Photo of Shem-shem Pablo
By Catia Michelle
I was twenty-two years old when I first heard someone use the phrase “Self Care”. Perhaps because, for over a year, I had been feeling sluggish, pasty, and weak (even going to the doctor twice for muscle pain and spasm) that my ears perked and I turned my head.
“Self Care? Explain!”
My friend, a woman I have always admired for her non-anxious and inviting demeanor towards life, explained that she understood Self Care to be fundamentally the attitude that we are ultimately responsible, and capable of influencing, our own well-being, stress levels, physical health and comfort. She explained that she had first begun researching Self Care after spending a year as a chaplain at our local women’s prison, a windowless place where she spent hours a day hearing stories of abandonment, injustice and deep depression. She realized quickly upon starting there that her own mental health and physical stability would be compromised if she didn’t pay careful attention to her mind and body both before she went to work and when she came home.
Learning Self Care: What is it?
I was intrigued. Something in me knew that the past year of trying to rely on medications and doctors to feel more energized, calm and inspired was not working and was never going to work. I scoured the internet when I got home that day for anything pertaining to Self Care and I was swimming in information on how to have more energy, live a happier life, and rest better.
Many of the ideas I came across were essentially basic. For instance: drink more water. Go to bed on time. The difference was this: no longer were these things I wanted to do because I should do them, or because a health professional or blogger told me they would be good for me, they were practices I was choosing because I love myself and want to take care of my body, mind and spirit.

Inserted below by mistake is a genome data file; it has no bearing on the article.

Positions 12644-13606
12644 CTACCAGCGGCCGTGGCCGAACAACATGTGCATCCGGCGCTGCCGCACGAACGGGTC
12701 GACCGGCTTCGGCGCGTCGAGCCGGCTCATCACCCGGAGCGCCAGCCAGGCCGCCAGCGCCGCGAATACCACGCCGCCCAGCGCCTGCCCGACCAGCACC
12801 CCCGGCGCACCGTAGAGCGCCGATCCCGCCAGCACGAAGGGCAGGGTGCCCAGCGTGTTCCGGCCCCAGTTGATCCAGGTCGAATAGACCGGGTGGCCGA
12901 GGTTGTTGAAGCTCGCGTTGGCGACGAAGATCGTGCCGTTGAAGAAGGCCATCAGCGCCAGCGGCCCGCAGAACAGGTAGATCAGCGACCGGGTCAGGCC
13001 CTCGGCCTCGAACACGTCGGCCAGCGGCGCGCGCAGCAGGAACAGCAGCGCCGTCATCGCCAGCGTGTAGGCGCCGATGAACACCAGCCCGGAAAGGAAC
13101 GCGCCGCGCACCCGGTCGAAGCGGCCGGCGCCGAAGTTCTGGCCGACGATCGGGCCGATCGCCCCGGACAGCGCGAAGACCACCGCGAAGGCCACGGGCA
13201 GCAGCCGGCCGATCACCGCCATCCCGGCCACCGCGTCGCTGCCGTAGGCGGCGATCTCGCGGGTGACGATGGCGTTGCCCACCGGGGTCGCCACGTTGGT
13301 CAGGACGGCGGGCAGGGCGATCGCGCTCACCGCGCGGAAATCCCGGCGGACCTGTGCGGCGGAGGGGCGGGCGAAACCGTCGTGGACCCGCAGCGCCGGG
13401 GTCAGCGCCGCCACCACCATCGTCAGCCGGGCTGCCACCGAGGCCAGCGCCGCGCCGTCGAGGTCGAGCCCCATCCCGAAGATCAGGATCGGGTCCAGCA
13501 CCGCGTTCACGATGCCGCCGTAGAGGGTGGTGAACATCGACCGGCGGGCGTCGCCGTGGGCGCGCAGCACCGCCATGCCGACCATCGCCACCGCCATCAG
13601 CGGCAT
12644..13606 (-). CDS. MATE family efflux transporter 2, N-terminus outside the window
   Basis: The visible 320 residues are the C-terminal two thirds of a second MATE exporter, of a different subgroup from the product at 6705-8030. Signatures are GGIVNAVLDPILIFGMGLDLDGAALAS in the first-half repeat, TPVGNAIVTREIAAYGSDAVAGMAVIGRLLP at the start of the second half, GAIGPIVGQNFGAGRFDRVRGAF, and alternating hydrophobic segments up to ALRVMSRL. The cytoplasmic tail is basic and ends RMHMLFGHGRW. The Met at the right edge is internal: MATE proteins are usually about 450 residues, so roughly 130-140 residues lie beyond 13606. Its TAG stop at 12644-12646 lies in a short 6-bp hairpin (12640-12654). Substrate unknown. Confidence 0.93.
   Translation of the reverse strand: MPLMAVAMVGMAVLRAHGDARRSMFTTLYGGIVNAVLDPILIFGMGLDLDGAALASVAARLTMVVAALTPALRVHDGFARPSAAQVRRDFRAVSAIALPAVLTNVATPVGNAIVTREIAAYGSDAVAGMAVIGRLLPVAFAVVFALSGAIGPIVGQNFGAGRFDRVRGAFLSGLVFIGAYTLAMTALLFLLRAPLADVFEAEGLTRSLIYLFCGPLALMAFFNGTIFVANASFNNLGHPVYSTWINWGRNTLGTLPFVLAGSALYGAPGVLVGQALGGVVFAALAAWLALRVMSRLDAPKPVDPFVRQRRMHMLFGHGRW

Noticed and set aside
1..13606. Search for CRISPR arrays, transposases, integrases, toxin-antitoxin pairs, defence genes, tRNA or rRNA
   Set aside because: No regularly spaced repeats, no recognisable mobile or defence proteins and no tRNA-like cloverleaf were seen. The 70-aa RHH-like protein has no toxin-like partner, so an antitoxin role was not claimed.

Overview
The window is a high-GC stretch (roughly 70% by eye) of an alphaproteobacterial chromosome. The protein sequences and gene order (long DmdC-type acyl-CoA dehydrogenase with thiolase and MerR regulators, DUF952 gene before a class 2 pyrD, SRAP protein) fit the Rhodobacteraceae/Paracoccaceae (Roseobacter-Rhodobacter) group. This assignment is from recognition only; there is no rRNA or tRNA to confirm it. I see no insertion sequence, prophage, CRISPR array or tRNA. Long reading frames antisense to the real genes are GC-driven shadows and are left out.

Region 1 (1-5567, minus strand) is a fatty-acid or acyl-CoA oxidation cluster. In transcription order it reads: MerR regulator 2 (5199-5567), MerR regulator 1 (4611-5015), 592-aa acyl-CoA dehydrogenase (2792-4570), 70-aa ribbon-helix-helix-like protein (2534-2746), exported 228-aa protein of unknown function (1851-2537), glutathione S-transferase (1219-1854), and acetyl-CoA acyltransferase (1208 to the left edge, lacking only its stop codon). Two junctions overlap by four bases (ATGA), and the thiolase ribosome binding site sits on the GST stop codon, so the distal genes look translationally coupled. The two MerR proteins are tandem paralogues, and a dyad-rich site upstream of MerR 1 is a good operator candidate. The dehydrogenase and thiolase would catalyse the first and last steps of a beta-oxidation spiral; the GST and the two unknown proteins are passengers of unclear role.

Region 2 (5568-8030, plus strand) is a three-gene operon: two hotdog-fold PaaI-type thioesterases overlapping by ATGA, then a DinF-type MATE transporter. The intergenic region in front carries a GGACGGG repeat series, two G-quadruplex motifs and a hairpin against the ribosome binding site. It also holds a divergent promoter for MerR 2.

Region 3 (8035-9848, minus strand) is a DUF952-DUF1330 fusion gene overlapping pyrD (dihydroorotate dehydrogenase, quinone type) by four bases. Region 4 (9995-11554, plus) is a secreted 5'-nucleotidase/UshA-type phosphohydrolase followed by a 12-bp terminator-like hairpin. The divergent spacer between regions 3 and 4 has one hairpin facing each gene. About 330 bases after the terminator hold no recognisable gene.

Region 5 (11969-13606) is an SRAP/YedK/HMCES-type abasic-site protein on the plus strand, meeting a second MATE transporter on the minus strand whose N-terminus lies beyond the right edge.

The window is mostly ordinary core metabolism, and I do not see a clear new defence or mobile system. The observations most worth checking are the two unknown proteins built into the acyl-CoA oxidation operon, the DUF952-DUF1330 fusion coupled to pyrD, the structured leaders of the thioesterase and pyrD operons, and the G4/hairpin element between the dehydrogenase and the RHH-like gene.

I have decided that Self Care, fundamentally is defined by an attitude of care towards my body, mind and spirit and an absence of the word “should”.
Is Self Care selfish?
Over time, I’ve learned that Self Care, too, also isn’t really just about me.
It does involve my community because often good Self Care means saying No, and having a community that understands No is vitally important. This is especially true because often, in the name of Self-Care, I have to say ‘No’ to things simply because I know they won’t be good for me in the long run.
As a pastor, this is really hard. I feel like I am being selfish, like I should show up to every event, be prepared to work long hours every Sunday, and make sure I’m actively involved in everything happening in my community. And when I say No to some of those things, it feels a lot easier to have a “real” excuse: “I’m sorry, I need to be home taking care of my Mother” or “I have a previous engagement”.
Saying “I”m sorry, but I really need some extra time to rest this week” doesn’t feel as legitimate.
But sometime last year I started saying that, because it was the truth, and it was really difficult to do at first. Some people didn’t understand.
But as I began choosing to practice great Self Care, I knew I needed to only choose activities that were really life-giving for me, and by doing so I would actually be modeling healthy behavior for my community.
And you know what?
Despite working to focus more on my Self, because I have greater energy and more inspiration and better emotional health: I actually have more time and energy for my community and more openness in my heart to form deeper relationships.
And – That’s not selfish at all!
Editor’s Note: Catia Michelle is a pastor, who loves to write about motivation, routines/habits, mornings, and exercise. She maintains a blog, Joy For Today and commits to contributing on AMSDaily twice a month.